Pilbara Minerals or Core Lithium shares: Which would I buy?

A female employee in a hard hat and overalls with high visibility stripes sits at the wheel of a large mining vehicle with mining equipment in the background.A female employee in a hard hat and overalls with high visibility stripes sits at the wheel of a large mining vehicle with mining equipment in the background.

It’s no secret that ASX lithium shares like Pilbara Minerals Ltd (ASX: PLS) and Core Lithium Ltd (ASX: CXO) have exploded in popularity over the past year or two on the ASX.

Investors are noticing that lithium is rapidly evolving into an essential industrial metal for the 21st century – being a key ingredient in the rechargeable batteries that will soon dominate our transportation system and the electrical grid. 

But just because a commodity is useful doesn’t mean that the companies that mine it are automatic wealth generators. Many oil companies have given investors lousy returns over time, despite the fact that most of us still have to fill up our cars.

So today, let’s look at two ASX lithium shares in Core Lithium and Pilbara Minerals, and see which one might be worth investing in.

Now, I have written before about my general lack of love towards lithium shares. I don’t own any in my portfolio, and I don’t expect to.

But that means I have missed out on some impressive gains.

Over the past 12 months, the Pilbara share price has risen by 42.8%. And over the past 2 years or so, investors have enjoyed a whopping 250% gain:

Core Lithium’s short-term performance hasn’t been quite as impressive. Over the past year, this ASX lithium share has lost 14% of its value. But over two years, investors have still enjoyed gains of 290% or thereabouts:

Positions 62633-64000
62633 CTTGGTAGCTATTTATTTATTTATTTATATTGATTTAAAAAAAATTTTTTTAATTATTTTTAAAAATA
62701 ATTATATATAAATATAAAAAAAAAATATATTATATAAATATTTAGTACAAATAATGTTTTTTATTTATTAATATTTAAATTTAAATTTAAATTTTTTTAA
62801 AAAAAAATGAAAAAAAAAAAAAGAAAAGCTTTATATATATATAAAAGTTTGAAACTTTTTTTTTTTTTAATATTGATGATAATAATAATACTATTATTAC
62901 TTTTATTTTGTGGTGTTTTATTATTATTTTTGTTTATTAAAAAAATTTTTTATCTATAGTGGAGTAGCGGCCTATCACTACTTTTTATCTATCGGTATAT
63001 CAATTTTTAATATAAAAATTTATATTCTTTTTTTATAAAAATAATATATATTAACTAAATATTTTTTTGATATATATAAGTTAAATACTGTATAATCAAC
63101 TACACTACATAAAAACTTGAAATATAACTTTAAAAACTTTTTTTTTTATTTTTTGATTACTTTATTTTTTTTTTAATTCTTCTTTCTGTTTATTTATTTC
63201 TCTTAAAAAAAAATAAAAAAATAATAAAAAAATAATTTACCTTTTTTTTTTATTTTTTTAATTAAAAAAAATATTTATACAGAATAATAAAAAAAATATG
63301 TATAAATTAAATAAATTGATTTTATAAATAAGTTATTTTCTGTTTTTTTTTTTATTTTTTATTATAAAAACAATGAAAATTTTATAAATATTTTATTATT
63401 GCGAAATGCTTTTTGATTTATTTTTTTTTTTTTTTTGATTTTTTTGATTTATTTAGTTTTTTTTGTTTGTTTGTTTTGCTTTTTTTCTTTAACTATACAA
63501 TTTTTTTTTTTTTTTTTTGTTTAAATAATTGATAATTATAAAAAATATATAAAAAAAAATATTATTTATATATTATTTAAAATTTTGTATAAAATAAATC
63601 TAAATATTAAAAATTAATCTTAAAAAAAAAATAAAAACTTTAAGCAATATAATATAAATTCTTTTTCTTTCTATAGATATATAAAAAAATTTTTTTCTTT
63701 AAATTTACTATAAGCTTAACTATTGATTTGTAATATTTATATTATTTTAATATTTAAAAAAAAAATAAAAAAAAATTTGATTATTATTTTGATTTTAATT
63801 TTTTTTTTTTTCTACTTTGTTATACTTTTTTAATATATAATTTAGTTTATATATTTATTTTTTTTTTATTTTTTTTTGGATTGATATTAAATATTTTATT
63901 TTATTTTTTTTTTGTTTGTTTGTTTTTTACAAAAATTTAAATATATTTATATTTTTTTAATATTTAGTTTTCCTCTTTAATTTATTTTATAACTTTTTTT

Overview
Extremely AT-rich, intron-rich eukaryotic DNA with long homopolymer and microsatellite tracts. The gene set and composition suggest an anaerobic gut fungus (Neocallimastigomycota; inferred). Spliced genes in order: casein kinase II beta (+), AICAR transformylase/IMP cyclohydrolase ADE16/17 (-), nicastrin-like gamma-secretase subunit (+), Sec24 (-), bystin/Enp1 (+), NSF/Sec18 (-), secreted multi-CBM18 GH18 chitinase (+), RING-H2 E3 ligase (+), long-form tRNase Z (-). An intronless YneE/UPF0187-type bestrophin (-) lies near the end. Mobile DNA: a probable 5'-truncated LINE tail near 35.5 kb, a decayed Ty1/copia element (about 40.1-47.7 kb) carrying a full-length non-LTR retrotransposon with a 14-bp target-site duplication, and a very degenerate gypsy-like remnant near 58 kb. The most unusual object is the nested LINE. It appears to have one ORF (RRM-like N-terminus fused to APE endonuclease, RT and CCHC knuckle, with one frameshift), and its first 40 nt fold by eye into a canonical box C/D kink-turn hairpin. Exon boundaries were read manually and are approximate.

So both shares have been impressive performers and wealth generators for investors over recent years.

But if someone forced me to choose between investing in Pilbara Minerals and Core Lithium, how would I pick the winner?

Well, it would start and end with the fundamentals.

So let’s compare the recent half-year earnings reports that these two companies have recently released.

Pilbara vs. Core Lithium shares: Which would I choose?

Starting with Pilbara, this lithium share revealed its numbers for the six months to 31 December on 23 February last month.

As we covered at the time, this saw Pilbara report $2.18 billion in revenues, up 305% from the previous year’s report. This helped boost the company’s statutory net profit after tax (NPAT) to $1.24 billion, up an extraordinary 989%.

As a result, Pilbara was able to declare its first-ever dividend payment – an inaugural dividend of 11 cents per share, fully franked. 

Let’s see how that compares to Core Lithium.

So Core reported its own earnings earlier this month, on 9 March.

But it was a bit of a different picture. Firstly, Core Lithium made a loss of $9.2 million for the period. That was up from the loss of $3.3 million over the prior corresponding half.

That translated into an earnings per share (EPS) loss of 0.52 cents per share, up from the prior loss of 0.22 cents. Unsurprisingly, no dividend was declared here.

Now, it’s important to note that these results don’t include Core Lithium’s first sale of lithium from its Finiss project, which will be booked in the second half of FY2023.

But they do show that Core lithium and Pilbara share about as similar as chalk and cheese when it comes to business maturity.

So thanks to Pilbara’s healthy profitability and dividend-paying status, I would choose to invest in Pilbara shares over Core Lithium any day if I had to pick.

I like investing in companies that make money. And while Core Lithium might get to the same level of profitability as Pilbara in a few years, it’s not something I would be prepared to bet my capital on right now.

The post Pilbara Minerals or Core Lithium shares: Which would I buy? appeared first on The Motley Fool Australia.

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Motley Fool contributor Sebastian Bowen has no position in any of the stocks mentioned. The Motley Fool Australia’s parent company Motley Fool Holdings Inc. has no position in any of the stocks mentioned. The Motley Fool Australia has no position in any of the stocks mentioned. The Motley Fool has a disclosure policy. This article contains general investment advice only (under AFSL 400691). Authorised by Scott Phillips.

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